GM partners with LG companies to develop Chevy Bolt EV – The Detroit News
Warren — General Motors Co. said Tuesday that it created a partnership with LG Corp. to develop the all-electric Chevrolet Bolt EV, combining expertise from the automaker and supplier to engineer several components for the vehicle that goes into production next year.
The Detroit-based automaker called its relationship with LG “unprecedented.” GM said it relied upon LG’s expertise in infotainment, battery systems and components.
Chevrolet and LG hosted a media briefing at GM’s Global Battery Systems Lab on the company’s Warren Tech Center campus to discuss the new supplier relationship on developing the Bolt EV, an all-electric car with a range of more than 200 miles. It will be sold across the U.S. and in select global markets.
“Chevrolet needs to be disruptive in order to maintain our leadership position in electrification,” Mark Reuss, GM’s head of global product development, purchasing and supply chain, said in a statement. “By taking the best of our in-house engineering prowess established with the Chevrolet Volt and Spark EV, and combining the experience of the LG Group, we’re able to transform the concept of the industry’s first long range, affordable EV into reality.”
A number of LG companies, led by LG Electronics Vehicle Components, worked to help develop the Bolt EV. LG Electronics has invested more than $250 million in Korea to develop and manufacturer components for the Bolt EV.
LG is supplying the GM designed electric drive motor for the Bolt EV, a power inventor module that converts power for the drive unit, an on-board charger, battery cells and pack, battery heater, instrument cluster, infotainment system and many other components.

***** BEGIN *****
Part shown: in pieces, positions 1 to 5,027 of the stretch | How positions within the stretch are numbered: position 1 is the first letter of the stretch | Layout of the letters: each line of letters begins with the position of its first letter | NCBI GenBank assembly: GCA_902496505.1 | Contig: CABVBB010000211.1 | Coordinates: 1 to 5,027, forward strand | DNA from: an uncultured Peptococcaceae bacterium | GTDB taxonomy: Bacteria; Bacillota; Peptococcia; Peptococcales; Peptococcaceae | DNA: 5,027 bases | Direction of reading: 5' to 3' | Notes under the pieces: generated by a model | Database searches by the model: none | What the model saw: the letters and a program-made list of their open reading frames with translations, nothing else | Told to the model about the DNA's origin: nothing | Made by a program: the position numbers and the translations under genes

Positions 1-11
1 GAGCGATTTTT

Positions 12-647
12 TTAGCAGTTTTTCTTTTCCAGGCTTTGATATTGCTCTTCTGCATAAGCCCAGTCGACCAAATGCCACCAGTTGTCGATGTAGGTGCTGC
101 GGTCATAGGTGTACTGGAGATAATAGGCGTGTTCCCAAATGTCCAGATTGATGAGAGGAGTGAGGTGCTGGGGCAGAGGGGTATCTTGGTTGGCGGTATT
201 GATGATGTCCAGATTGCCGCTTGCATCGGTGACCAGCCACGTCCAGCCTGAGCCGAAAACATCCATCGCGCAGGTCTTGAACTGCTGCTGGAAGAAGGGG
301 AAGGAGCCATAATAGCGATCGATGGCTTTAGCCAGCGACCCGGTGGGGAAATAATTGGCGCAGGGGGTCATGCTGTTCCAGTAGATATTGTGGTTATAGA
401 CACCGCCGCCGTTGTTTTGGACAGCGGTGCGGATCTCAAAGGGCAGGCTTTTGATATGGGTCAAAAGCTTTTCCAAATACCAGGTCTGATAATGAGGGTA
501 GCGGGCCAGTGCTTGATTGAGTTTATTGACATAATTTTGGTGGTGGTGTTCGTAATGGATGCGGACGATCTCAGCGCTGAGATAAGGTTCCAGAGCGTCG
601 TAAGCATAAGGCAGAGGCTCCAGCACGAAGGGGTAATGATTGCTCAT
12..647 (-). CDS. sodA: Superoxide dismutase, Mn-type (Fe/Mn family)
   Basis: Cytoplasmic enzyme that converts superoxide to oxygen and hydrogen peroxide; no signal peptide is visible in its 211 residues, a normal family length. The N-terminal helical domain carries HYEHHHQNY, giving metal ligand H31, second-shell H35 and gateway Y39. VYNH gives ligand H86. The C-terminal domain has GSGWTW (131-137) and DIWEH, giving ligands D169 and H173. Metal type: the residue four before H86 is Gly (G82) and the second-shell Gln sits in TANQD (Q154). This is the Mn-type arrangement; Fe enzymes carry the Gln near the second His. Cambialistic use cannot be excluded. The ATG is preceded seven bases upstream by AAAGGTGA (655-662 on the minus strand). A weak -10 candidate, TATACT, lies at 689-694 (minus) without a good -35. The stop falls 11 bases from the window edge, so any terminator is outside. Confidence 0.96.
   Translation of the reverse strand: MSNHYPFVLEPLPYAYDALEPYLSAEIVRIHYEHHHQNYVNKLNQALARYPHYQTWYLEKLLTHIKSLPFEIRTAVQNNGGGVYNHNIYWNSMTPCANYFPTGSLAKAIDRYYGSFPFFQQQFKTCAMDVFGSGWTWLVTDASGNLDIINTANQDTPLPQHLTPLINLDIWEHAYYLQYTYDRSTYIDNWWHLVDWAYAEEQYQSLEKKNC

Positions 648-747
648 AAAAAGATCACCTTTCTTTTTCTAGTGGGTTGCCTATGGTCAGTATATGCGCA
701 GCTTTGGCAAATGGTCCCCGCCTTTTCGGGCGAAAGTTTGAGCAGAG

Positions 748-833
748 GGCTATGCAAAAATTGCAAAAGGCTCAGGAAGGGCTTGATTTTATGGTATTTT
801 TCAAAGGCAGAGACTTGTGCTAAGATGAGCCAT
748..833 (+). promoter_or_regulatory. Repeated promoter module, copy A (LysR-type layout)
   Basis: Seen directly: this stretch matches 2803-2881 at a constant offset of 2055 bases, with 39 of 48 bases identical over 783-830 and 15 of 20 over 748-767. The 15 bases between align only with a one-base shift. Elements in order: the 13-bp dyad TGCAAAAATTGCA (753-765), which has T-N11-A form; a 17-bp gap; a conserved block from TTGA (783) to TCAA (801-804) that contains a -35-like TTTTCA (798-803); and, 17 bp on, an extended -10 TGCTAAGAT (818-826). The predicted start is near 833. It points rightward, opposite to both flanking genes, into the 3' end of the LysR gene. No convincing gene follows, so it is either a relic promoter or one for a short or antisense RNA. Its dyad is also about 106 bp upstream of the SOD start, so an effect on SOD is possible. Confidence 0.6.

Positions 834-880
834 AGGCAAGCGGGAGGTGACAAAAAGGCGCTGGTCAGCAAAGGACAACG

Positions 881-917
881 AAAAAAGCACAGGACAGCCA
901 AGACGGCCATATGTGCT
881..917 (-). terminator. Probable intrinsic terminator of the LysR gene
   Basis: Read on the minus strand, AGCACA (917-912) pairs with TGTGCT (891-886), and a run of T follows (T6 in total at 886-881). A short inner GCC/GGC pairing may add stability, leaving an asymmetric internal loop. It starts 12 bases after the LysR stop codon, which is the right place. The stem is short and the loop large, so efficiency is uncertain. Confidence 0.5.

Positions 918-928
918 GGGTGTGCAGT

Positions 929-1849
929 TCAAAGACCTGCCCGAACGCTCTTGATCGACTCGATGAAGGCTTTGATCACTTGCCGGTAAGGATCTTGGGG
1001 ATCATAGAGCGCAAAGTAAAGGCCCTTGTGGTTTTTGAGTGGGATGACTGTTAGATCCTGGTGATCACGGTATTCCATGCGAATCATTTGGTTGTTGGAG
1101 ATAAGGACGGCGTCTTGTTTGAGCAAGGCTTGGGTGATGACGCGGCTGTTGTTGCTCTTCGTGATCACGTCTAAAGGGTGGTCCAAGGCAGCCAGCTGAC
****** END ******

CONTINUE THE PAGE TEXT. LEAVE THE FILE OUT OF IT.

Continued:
“Being selected as GM’s EV technology partner positions LG as a key player in next-generation vehicular technologies,” Woo-jong Lee, president and CEO of the LG Electronics Vehicle Components Co., said in a statement. “The opportunity to work with GM on such game-changing technology is indicative of exactly the type of contributions that traditional tech companies can make in the automotive space.”
Reuss earlier this month said LG Chem is a big partner in its electric vehicle strategy and GM anticipates the cost per kilowatt hour of electric vehicle batteries will be $145 when it launches the Bolt EV. He said that will fall to about $100 in the next few years; early costs on EV batteries were more than $200 per kilowatt hour, Reuss said.
“We are leading the industry in battery cell cost per kilowatt hour,” Reuss said at the company’s Global Business Conference for investors and analysts. “We’ve done this because of our prior strategic investment in battery cell development, our own chemistry, electric motors and our strategic partnership with LG.”
The Bolt will be built at GM’s Orion Assembly Plant in Orion Township beginning in late 2016, GM said. The company will spend $160 million to upgrade Orion Assembly to support the Bolt EV, a vehicle that will cost about $30,000 after federal tax rebates.
GM showed the Chevy Bolt concept, an orange hatchback with seating for five, earlier this year during the North American International Auto Show. GM has not announced any production volume for the car, but LMC Automotive earlier this year told The Detroit News it expects the carmaker will produce in the high 20,000 to low 30,000 annually once production ramps up.
GM has worked with LG since 2007, when LG Electronics supplied a module for OnStar. LG Chem, a LG company, was chosen as the sole supplier of battery cells for the first-generation Chevrolet Volt that launched in 2010.
LG Chem produces lithium-ion battery cells for the Volt plug-in hybrid at its plant in Holland. The plant was awarded a $150 million federal grant in 2009 to build an 850,000-square-foot plant in Holland. The firm ran into some controversy, however, after it spent $143 million without producing a vehicle battery cell and employing fewer than half the 440 it had promised. The Department of Energy’s inspector general said U.S. LG Chem employees wasted more than $1.6 million in work time “playing games and watching movies.”
LG Chem Michigan also was awarded $175 million in state and local tax breaks through 2025.